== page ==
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I'm currently developing an FPGA gateware requiring a regulated frequency divider and I wonder if there is any tricky way to get a linear output frequency regulation?

What I mean is that if I use a simple preloaded counter I get a f~1/x relevance, where x is a counter initial value. As I need to regulate frequency in a relatively wide range (say 0.5Hz-10kHz) I'd like it to be a linear function of some argument (of course, not necessarily a counter value-it can be something more complex ;-) ).

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  • \$\begingroup\$ It is linear function of 1/x, as you said. So what is the question? \$\endgroup\$
    – Eugene Sh.
    Nov 27, 2015 at 17:10
  • \$\begingroup\$ I know it is. But notice that change of one value of x in case of small values gives large changes in frequency. Whereas change in large values gives little change. I wounder if there is a method that gives more uniform changes in function of parameter. \$\endgroup\$
    – kaolpr
    Nov 27, 2015 at 18:15
  • \$\begingroup\$ This is a nature of mathematics, you can't fight it. .Frequencies are generated by digital devices using timers, which by their nature can only count time, which is in the denominator. You can use some analog circuitry to overcome this limitation. \$\endgroup\$
    – Eugene Sh.
    Nov 27, 2015 at 18:25
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    \$\begingroup\$ Most FPGAs have at least one PLL that will give you more linear control. \$\endgroup\$
    – pjc50
    Nov 27, 2015 at 18:33
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    \$\begingroup\$ Are you wanting PLL or DDS? \$\endgroup\$
    – Autistic
    Nov 27, 2015 at 19:34

3 Answers 3

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At the moment, you are considering using a preloaded counter. This means that each clock cycle you get a fixed increment, in a variable accumulator length that you control, hence the frequency is reciprocal to your control value.

If instead you use a controllable variable increment in a fixed accumulator length, your frequency will be linearly dependent on the control value.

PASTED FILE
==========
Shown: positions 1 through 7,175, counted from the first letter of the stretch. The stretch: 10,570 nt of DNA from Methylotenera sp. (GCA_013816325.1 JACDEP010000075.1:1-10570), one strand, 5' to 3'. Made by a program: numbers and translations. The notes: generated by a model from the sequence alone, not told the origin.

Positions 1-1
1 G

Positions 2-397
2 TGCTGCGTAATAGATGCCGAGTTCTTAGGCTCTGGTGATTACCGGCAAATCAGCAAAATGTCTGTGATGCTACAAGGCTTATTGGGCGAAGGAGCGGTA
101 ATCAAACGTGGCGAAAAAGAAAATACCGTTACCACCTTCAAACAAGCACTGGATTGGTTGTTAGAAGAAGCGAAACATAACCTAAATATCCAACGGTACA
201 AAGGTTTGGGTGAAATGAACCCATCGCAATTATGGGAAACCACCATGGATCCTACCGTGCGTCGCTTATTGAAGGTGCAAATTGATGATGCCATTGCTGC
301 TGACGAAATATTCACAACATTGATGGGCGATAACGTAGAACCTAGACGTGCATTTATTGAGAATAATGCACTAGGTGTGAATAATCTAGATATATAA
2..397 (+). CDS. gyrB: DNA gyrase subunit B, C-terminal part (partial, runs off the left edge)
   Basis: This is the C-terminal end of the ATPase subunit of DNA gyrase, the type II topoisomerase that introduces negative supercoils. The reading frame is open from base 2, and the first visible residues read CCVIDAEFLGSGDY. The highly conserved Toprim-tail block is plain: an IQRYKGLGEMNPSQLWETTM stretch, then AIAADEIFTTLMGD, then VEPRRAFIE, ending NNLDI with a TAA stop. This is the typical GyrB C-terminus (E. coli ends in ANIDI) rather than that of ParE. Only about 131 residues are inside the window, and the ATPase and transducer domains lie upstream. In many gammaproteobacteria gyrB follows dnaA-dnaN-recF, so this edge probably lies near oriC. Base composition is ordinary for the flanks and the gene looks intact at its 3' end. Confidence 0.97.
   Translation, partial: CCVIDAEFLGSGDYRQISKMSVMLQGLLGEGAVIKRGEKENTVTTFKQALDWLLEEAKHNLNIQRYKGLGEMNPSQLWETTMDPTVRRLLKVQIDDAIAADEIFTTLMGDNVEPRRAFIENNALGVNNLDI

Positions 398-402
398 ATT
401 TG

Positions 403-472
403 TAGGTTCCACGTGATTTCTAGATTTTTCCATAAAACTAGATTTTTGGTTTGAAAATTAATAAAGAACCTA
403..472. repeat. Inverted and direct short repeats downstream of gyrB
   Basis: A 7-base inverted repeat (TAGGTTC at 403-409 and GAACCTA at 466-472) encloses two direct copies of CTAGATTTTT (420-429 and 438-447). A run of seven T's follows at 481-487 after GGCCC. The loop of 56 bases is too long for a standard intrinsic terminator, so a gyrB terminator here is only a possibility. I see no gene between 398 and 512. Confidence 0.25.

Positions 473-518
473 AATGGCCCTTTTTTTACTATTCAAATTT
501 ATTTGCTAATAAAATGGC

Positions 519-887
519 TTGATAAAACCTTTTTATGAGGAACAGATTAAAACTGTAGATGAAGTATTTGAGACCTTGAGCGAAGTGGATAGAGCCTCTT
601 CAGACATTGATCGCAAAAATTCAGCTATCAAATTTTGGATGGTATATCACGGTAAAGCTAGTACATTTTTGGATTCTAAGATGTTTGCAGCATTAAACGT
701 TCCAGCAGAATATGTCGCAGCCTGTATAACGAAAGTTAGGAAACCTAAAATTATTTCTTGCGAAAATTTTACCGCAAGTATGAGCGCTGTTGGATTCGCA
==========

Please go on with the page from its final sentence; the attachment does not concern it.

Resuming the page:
This is how a DDS works. A fixed length accumulator, typically a power of 2, for instance an 18 bit accumulator that counts up to 2^18 (250k-ish long) is incremented each clock cycle odf the system clock. In pigHDL, you would write

int count [17 downto 0];
process(on sys_clock rising):
_ count <= count+freq;
_ output := count[17];

This may, or may not, give you what you need. The MSB of the counter will give you the output, but unless freq is an exact power of 2, the output cycles will not be exactly the same length, they will vary by one count.

The average output frequency = freq * fs / accumulator length.

You can get increased resolution for the frequency by increasing the length of accumulator and frequency word, to the right.

There is no way to remove this one cycle jitter, if you are going to use the clock as a digital source. Bear in mind that for an FPGA, it is bad form to take the MSB output and use it as the clock line to other elements. Much better to turn it into a one cycle ClockEnable, and use that to condition the clock into downstream elements.

If it's for an external source, you can take the top several bits of the accumulator into a DAC, filter the waveform, and use a comparator, this will reduce the jitter considerably.

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I will suggest using a binary rate multiplier. I have attached a reference sheet that shows what I mean. You can accurately use the binary multiplication to get a good range of output frequencies. Not exactly linear, but easily controlled.

http://www.ti.com/lit/ds/symlink/cd4089b.pdf

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There are several things to consider.

1) The higher the main FPGA frequency you use the better. This gives you more resolution at the higher frequencies. This translated to more bits in your divider.

2) If you were to limit your frequency range you would have a more practical ability to realize a Freq -> Divisor relationship that could be considered more straight line.

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  • \$\begingroup\$ 1) I can have 200 MHz clock in my FPGA. That gives 20 'ticks' for 10 kHz. 2) Unfortunately I need such wide range. \$\endgroup\$
    – kaolpr
    Nov 27, 2015 at 18:11
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    \$\begingroup\$ @kaolpr - I think you are way off. 200MHz/10kHz = 20000 ticks for a divider. \$\endgroup\$ Nov 27, 2015 at 18:15
  • \$\begingroup\$ @kaolpr - Can you do a better job of describing just what you want with regard to "linear"? \$\endgroup\$ Nov 27, 2015 at 18:17
  • \$\begingroup\$ Oh, sorry! I did one mind step further. 20 ticks was after one block downstream. Never mind. I mean that change of one value of x in case of small values gives large changes in frequency. Whereas change in large values gives little change. So if it was linear that changes would be the same. \$\endgroup\$
    – kaolpr
    Nov 27, 2015 at 18:20

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